We are entering what some have called the Fourth Industrial Revolution. Part of this revolution is the field of biomedical technology and engineering, where technological advancements are outpacing ethical reflection on their appropriateness. Among the many biomedical technologies developing are:
* Robotic replacement organs/ neurologically-driven artificial body-parts * Augmented Reality & wearables * Organ harvesting/ transplants/ Regrown organs/ 3D Printed organs *Stem-Cell Research * Cloning *CRISPR DNA editing, Gene splicing/ sex selection/ Gene therapy *Cryonics/ Longevity Technologies/ Transhumanism.
A Biblical Versus Secular View of Medicine and Healing
1. Humans are creatures made by special creation by a Creator, the Triune God. This God is sovereign over life and death (Job 1:21, Deut 32:39). By contrast, secular humanism insists that mankind is sovereign over life, having the authority to begin life, end it, or manipulate it at will. We have the authority to correct the effects of the curse, not to attempt to create new life on our own. Correcting imperfect humans is one thing, creating perfect humans of our own is another.
2. Being made in God’s image, human life has both dignity and sanctity. Being reflections of God, murder, and even cursing is forbidden (Gen 9:6. Jas 3:9). This image includes the body which is to be cared for. While dignity calls for respect, sanctity calls for reverence. Human life is holy in the sense that it is God’s direct creation (Ps 8:5). Secular humanism does not hold these principles, it focuses almost entirely on quality of life. This quality of life is simply utilitarianism: whatever tools will lead to a ‘happier’ outcome are justified. But how is this quality judged? Is I physical, social, spiritual or a combination? Who gets to decide – the patient, doctor, or society? Who gets this quality – do we distinguish between age, race, wealth? And who knows what will bring about this quality of life?
3. Human life is mortal (Rom 5:12, Heb 9:27). Death is a judgement, not merely something ‘natural’. Human attempts to altogether avoid morality are futile and misdirected.
4. Human life can be repaired, maintained, or improved, in cooperation with God’s order, and in conformity to it. By contrast, secular humanism believes we have a duty to create a superior race. Believing in Darwinian evolution, they believe we will artificially engineer the next ‘leaps’ in evolution through technology. This is the opposite of repairing, maintaining and improving – it is re-creating, engineering life through control and domination of nature. Furthermore, many of them believe this needs to be compulsory, and not voluntary, sterilising the ‘weak’, aborting children with Down’s Syndrome, eliminating those with a predisposition for disease or disability.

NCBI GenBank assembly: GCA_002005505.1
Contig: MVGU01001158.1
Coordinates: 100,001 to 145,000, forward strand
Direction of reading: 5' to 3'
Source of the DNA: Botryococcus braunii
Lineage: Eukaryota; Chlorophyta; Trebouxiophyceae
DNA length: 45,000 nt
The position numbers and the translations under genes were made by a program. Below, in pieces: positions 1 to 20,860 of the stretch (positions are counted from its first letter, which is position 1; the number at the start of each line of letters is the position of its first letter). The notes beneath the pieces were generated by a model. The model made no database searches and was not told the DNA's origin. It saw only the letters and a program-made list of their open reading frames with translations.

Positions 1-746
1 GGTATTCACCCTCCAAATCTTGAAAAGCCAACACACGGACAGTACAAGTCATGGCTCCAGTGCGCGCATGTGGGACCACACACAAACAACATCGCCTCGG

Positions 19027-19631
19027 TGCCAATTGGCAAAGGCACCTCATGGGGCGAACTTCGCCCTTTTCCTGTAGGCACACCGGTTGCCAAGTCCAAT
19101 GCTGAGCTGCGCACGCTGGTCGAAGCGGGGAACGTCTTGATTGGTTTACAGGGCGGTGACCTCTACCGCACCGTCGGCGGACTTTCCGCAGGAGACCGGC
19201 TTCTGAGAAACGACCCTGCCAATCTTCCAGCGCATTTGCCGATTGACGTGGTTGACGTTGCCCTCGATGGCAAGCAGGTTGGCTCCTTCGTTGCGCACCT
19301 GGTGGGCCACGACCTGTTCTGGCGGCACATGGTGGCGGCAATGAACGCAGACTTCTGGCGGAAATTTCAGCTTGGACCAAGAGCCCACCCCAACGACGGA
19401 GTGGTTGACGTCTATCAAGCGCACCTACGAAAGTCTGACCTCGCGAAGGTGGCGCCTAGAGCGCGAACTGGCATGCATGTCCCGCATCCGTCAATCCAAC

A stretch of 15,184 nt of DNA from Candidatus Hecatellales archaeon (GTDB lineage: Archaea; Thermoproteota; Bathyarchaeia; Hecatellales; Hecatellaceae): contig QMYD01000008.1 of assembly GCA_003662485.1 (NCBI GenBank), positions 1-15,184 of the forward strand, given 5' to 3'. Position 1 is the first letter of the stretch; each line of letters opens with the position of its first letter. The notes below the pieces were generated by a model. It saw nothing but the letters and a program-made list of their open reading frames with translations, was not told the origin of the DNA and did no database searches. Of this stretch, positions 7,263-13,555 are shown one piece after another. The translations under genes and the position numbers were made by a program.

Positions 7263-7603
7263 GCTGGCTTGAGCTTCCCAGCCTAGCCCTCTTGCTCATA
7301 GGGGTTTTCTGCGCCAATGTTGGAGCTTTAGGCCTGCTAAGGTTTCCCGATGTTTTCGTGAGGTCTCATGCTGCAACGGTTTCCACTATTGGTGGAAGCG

|I. Biblical Worldview: Serving God||II. Secular Worldview: Playing God|
| God is sovereign
Treatment must be voluntary
Improve human life
Repair human life
Maintain human life
Cooperate with creation
Conform to creation
Sanctity of life is the key principle
Ends do not justify means
|Man is sovereign
Treatment can be compulsory
Create human life
Re-create human life
Quality of life is the key principle
The ends justify the means
5. The goal of medicine is to serve God and love man, not to rebel against God in Babel-like independence. With no submission to a created order, bio-medical technology quickly becomes nightmarish.
6. Secular humanism operates on several ethical principles that the Bible forbids: The ends justify the means (if aborted babies can provide organs or stem cells to treat patients – then it justifies aborting them). If it can be done, it should be done. If it becomes possible to link everyone’s eyes to a recording camera and upload it to the web, it should be done. If it is being done, it should be done. Since cloning is a reality, if a country wishes to clone an athlete 100 000 times over to make an army, it should be done. Scripture forbids pure pragmatism, utilitarianism, or the logical fallacies of is-ought.
– David De Bruyn, Professor of Church History, Shepherds’ Seminary Africa